September 23, 2022
By Simona Florescu
In T.C. v Italy, the ECtHR was once again called upon to decide on sensitive questions involving divergent parental views over the child’s upbringing. In this particular case, the main question was whether the Italian courts’ judgments ordering the applicant to refrain from actively involving his daughter in religious activities constituted discrimination under Article 14 taken together with Articles 8 and 9 of the Convention.Read more
The judgment is striking for the succinct manner in which the case is dismissed, as opposed to a substantially more elaborated concurring opinion of Judge Sabato and a joint dissenting opinion of Judges Paczolay and Felici. While the facts and the reasoning of the Court are fairly straightforward, the underlying tensions and debates underpinning the right to freedom of religion, especially when separated parents disagree about their child’s religious upbringing are far from settled. Some may consider that the Court’s reluctance to engage directly with the applicant’s right to freedom of religion is understandable in light of the subsidiarity principle. In this blog post, I would like to reflect on whether the ECtHR could have better reconciled its subsidiary role with a children’s rights-based approach. My analysis is not focused on the dissent or the concurring opinion; it is rather meant to shed a different light on this topic from the perspective of the rights of the child.
T.C. is the father of a girl (E.) aged 7 at the start of the domestic proceedings. He separated from the child’s mother when she was 2 years old and by the time she turned three he started attending meetings of Jehovah’s Witnesses at the F. Kingdom Hall. He later became a member of this religion, married another member, and had a child with her.
His first daughter E. was baptized in the Roman Catholic church and her mother was also a member of the same religion, albeit not a ‘practicing Catholic’ in the words of the applicant. The daughter did not receive Catholic education but did attend a private Roman Catholic kindergarten as well as birthday parties, ballet, and Carnival parties.
The litigation at the domestic level appears to have started when the mother found out that the applicant was taking their child to Kingdom Hall and distributing religious magazines in the street. He was also objecting to the daughter’s ballet classes. The Italian courts were thus called to resolve the parents’ custody and visitation dispute.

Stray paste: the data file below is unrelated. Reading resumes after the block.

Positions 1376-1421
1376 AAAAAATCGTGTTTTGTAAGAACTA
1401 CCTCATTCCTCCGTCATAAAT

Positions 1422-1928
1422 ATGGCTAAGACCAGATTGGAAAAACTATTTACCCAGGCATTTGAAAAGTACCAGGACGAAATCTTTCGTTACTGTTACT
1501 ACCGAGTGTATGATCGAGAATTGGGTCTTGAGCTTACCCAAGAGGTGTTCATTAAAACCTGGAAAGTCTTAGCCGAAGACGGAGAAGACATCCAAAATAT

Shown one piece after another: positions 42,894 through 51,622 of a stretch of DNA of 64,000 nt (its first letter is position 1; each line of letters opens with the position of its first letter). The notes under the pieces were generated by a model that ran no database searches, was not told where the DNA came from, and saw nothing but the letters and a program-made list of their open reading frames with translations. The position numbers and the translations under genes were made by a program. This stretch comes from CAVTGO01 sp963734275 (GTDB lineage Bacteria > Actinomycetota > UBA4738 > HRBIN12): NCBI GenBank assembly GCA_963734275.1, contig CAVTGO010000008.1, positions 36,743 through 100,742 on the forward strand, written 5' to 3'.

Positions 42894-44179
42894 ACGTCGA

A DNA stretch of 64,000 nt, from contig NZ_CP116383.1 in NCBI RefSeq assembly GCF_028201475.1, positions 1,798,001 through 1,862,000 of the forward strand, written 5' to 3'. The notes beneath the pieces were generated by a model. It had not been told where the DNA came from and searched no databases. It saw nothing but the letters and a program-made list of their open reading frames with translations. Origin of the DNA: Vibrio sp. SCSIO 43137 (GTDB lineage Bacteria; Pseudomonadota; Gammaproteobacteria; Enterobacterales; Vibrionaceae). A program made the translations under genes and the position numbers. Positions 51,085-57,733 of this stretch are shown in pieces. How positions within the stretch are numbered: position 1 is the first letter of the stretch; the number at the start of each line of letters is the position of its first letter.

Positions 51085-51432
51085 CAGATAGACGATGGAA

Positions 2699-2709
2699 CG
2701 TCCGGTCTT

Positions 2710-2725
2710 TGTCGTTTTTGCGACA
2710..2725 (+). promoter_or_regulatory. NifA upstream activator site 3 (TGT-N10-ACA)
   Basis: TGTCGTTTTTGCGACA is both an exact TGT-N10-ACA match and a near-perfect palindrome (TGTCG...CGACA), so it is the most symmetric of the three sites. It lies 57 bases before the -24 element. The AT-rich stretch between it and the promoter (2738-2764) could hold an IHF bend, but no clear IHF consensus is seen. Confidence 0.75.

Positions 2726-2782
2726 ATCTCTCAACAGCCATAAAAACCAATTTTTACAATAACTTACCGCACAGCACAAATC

The outcome of the domestic proceedings was impacted substantially by the girl’s declarations and the findings of a court-appointed expert. E., aged seven and a half years old at the time of the hearing, declared that she was not comfortable with going to the Kingdom Hall, but that she would have liked to play more with her father. During the hearing, she clearly indicated that she was very much aware of her mother’s negative comments toward the applicant’s religion. The expert report underlined that it would have been best for both parents to refrain from involving E. in religious activities but that the social context indicated that this was not entirely possible. This applied in particular to the Roman Catholic faith as the girl had been baptized in this faith and all her friends belonged to this religion. At the same time, the expert report assessed that it was detrimental for E. to be forced to actively participate in specific religious activities especially since the applicant had asked her to conceal some of these activities from the mother. For the expert, it was not in the child’s best interests to be involved in a religion other than Roman Catholicism. In their judgments, the Italian courts essentially endorsed the view of the experts. The courts considered that the principle of continuity indicated that it would not be in the interests of the child to practice a religion different than Roman Catholicism. All in all, the proceedings lasted over four years. It should perhaps also be added that throughout the litigation the applicant agreed that E. continues ballet lessons and that she could in the future take the sacraments in the Roman Catholic Church.
The applicant’s complaint before the Court was that the Italian courts’ decisions ordering him to refrain from actively involving his daughter in his religion were contrary to Articles 8 (right to family life), and 9 (freedom of religion), taken alone and in conjunction with Article 14. The ECtHR chose to analyse the case solely under Article 14 in conjunction with Article 8, read in the light of Article 9 of the Convention. As the Court clearly stated, the issue was a parenting dispute over a child’s education and did not concern the applicant’s right to manifest his religion. The Court agreed with the domestic authorities that the best interests of the child were to maintain and promote a peaceful environment and that the sole purpose of the national measure was to preserve the child’s freedom of choice. The Court ultimately found that there had not been a difference in treatment between the applicant and the mother of the child.